Just a couple of several good crim just articles at Crime & Delinquency right now. (h/t Psychology and Crime News)
Crime & Delinquency, Vol. 53, No. 4, 633-656 (2007)
Recidivism of Supermax Prisoners in Washington State
David Lovell,University of Washington, Seattle
L. Clark Johnson, University of Washington, Seattle
Kevin C. Cain, University of Washington, Seattle
This study of recidivism among Washington supermax prisoners used a retrospective matched control design, matching supermax prisoners one-to-one with nonsupermax prisoners on mental illness status and up to eight recidivism predictors. Supermax prisoners committed new felonies at a higher rate than nonsupermax controls, but the difference was not statistically significant. Prisoners released directly from supermax to the community, however, showed significantly higher felony recidivism rates than their nonsupermax controls and committed new offenses sooner than supermax prisoners who left supermax 3 months or more before prison release. Limitations, methodological issues, and policy implications are considered.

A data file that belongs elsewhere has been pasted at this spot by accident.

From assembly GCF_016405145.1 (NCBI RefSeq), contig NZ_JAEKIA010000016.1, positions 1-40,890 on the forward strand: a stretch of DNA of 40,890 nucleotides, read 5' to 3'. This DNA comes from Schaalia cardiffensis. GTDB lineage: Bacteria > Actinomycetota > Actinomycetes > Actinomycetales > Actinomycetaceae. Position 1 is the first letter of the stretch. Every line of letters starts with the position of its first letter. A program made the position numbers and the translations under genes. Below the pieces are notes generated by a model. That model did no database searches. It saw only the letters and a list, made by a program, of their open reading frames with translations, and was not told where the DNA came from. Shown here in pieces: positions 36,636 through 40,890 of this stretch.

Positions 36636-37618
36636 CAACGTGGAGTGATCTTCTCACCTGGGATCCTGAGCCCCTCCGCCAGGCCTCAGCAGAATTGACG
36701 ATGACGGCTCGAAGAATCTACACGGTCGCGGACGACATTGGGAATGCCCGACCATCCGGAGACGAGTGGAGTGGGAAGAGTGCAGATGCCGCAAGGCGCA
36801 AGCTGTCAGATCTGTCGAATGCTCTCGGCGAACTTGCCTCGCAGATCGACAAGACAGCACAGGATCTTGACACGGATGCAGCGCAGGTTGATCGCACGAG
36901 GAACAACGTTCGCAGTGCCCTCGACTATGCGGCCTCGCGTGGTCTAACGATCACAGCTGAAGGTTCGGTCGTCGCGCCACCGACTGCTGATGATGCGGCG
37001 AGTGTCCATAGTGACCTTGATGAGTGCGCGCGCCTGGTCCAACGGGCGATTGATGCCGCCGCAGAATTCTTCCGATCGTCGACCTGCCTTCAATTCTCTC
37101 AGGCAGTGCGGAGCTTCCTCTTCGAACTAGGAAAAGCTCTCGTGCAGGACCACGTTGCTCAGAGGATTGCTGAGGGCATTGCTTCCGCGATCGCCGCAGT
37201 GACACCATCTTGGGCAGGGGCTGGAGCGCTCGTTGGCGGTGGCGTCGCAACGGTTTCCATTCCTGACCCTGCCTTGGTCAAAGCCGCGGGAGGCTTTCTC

Crime & Delinquency, Vol. 53, No. 4, 581-604 (2007)
Serious Mental Illness and Arrest: The Generalized Mediating Effect of Substance Use
James A. Swartz,Jane Addams College of Social Work, University of Illinois at Chicago
Arthur J. Lurigio,College of Arts and Sciences, Loyola University of Chicago
Past studies of the mediating effects of substance use on the criminal justice involvement of the mentally ill have tended to focus on a single disorder, schizophrenia, and on violent crimes. This study examined the generality of the relationships among psychiatric disorders, substance use, and arrests for violent, nonviolent, and drug-related offenses using data collected for the 2001 and 2002 National Survey on Drug Use and Health. Logistic regression models showed that for violent offenses, the statistical association between serious mental illness (SMI) and arrest across psychiatric diagnoses was substantially but only partially mediated by substance use. For nonviolent offenses and for drug-related offenses, the relationship between SMI and arrest was almost completely mediated by substance use and reduced to statistical nonsignificance. These findings suggest that co-occurring substance use increases the chances a person with any SMI, not just schizophrenia, will be arrested for any offense, not just violent offenses, but that the magnitude of this relationship varies by offense type and, to a lesser extent, by disorder.